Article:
6. The deadline is past. Can I go ahead and submit my application?
No, we are very strict about our deadlines when we are giving out monetary awards. Extending the deadline by even a few hours can make a very large difference in the quality of the proposal, so we do not make exceptions to the deadline.
7. Do references, footnotes, photos, images, charts, figures, or examples of creative work count toward the 2,000 word limit?
No, none of these things count toward your 2,000 word limit.
If you have a question that is not answered here, please email us.
Guidelines for Mentors:
- Proposal writing: While the idea for the project might come from the mentor’s own research agenda in some disciplines, students should take ownership over the writing of the UGRA proposal. The writing should reflect the student’s own understanding of the project and how it relates to other scholarship in the field. It is expected that the mentor act as proposal-writing guide rather than an editor: mentors should read drafts of the student’s proposal and give comments, but should not directly change wording in a student’s proposal. This approach ensures that the student takes intellectual ownership over the project and that the proposal accurately reflects the student’s level of understanding of the proposed work.
- Mentor recommendation: Please fill out the UGRA Mentor Reference Form by the deadline of March 29, 2018 11:59 PM CST for your student's application to be considered. As of fall 2017, we are no longer asking for full letters of recommendation.
- Award period: If your student receives an award, s/he will ask you to help fill out an Undergraduate Research Contract to establish clear expectations and a timeline for the semester.
- Mentor eligibility: All KU faculty are eligible to sponsor student UGRA applications, as are many KU employees who have expertise in an area of research. If you are a KU employee who is not a faculty member, please fill out our Research Mentor Designation form before your student applies for an UGRA. Graduate students are not eligible to be the primary sponsor of an UGRA.
If you have any questions about the application process or the UGRAs, please email us at firstname.lastname@example.org.
Expectations of UGRA Recipients:
1) Undergraduate Research Contract: Recipients of the UGRAs are expected to devote considerable time during this award period to carrying out the research proposed in their application. Because research is different in each discipline, we rely on the student and mentor to agree on the time commitment and progress that is appropriate for an UGRA project. To receive the award, each student and his or her mentor are required to work together to complete an Undergraduate Research Contract. This Contract will clearly delineate the expectations that the student and mentor have of one another and will include a list of milestones and their anticipated completion date.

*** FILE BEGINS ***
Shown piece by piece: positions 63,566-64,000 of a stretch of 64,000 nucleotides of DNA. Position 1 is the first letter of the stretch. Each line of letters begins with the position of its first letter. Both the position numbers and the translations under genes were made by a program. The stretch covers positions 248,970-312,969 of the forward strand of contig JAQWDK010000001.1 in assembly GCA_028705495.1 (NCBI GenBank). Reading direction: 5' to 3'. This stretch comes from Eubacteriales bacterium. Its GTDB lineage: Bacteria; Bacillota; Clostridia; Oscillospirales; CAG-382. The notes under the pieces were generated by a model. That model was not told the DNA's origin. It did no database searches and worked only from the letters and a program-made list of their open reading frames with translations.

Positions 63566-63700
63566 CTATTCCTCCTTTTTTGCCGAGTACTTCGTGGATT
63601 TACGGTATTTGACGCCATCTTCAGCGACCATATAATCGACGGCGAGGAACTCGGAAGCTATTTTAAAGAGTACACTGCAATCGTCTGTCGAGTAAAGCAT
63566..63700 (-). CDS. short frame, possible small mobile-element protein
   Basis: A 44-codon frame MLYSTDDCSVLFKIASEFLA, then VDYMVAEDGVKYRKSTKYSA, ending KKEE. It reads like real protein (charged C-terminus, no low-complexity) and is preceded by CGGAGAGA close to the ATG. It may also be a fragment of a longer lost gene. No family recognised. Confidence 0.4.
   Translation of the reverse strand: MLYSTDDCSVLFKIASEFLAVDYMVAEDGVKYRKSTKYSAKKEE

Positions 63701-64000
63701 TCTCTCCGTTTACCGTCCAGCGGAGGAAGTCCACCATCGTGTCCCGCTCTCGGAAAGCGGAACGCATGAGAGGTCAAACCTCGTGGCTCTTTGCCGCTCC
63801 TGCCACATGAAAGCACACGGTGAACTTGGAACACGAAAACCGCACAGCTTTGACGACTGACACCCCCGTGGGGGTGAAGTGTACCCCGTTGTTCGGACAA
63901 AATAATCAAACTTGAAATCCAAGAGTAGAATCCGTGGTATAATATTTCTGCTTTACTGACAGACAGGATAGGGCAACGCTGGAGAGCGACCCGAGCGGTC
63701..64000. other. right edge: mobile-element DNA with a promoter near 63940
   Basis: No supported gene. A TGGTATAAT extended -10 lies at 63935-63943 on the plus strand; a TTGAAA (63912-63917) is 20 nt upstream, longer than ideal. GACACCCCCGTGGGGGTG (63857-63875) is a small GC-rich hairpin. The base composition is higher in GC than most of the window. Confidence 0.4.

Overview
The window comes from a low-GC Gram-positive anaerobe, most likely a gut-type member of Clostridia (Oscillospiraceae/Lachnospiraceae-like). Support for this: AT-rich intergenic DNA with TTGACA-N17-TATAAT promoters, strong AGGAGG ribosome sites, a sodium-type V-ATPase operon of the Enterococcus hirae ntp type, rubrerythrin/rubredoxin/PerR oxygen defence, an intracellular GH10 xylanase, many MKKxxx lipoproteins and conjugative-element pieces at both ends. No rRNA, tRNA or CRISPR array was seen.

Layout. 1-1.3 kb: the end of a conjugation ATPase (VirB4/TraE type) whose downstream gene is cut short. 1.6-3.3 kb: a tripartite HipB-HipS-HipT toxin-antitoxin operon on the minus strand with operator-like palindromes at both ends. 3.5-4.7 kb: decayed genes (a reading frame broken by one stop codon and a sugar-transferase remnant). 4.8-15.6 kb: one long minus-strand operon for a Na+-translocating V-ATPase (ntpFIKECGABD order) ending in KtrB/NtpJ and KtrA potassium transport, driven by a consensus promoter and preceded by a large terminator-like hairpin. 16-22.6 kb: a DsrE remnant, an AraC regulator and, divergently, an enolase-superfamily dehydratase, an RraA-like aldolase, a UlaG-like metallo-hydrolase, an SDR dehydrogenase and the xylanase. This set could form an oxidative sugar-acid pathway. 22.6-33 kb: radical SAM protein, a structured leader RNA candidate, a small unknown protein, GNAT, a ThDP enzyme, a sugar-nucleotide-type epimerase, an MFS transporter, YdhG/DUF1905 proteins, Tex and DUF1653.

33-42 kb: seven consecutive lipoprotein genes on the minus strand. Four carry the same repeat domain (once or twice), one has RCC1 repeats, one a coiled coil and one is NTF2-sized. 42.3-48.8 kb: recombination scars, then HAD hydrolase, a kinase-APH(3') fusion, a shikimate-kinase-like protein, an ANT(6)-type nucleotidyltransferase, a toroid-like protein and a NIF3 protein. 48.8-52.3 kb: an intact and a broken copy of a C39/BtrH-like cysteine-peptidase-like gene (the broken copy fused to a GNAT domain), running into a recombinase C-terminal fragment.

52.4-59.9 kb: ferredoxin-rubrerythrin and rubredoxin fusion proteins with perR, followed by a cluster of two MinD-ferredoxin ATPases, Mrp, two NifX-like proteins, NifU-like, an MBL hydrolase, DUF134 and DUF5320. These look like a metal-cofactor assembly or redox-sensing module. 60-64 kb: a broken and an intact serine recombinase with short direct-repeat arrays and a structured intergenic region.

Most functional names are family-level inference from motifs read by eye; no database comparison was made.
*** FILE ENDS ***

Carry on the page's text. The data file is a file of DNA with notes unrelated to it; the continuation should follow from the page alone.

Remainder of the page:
2) UGRA Check-in meeting: Sometime during the award period, the Center for Undergraduate Research will contact the student to schedule a short meeting during which the student will update the staff member on the progress of the research. This meeting is a requirement for those receiving UGRA funding. Students are also strongly encouraged to share their research results or creative project with others through such venues as performances, professional meetings, or the Undergraduate Research Symposium held at KU each spring.
3) If relevant, Student International Travel Registry: Students traveling abroad to conduct research are required to register through the Office of Study Abroad regardless of whether they are enrolled in course credit. For more information, consult the Office of Study Abroad website or register online.
4) If relevant, Human Subjects Committee Lawrence (HSCL) approval: Students completing research with human subjects must obtain approval of their project via the Human Subjects Committee of Lawrence (HSCL) prior to beginning their work with human subjects. For more information, visit the HSCL website, call 785-864-7429 (ext. #1), or email HSCL@ku.edu
5) If relevant, complete (free) Environmental, Health, and Safety Blackboard courses (Lab Safety 101, Art Safety 101, etc). Instructions for enrollment are available on the EHS website.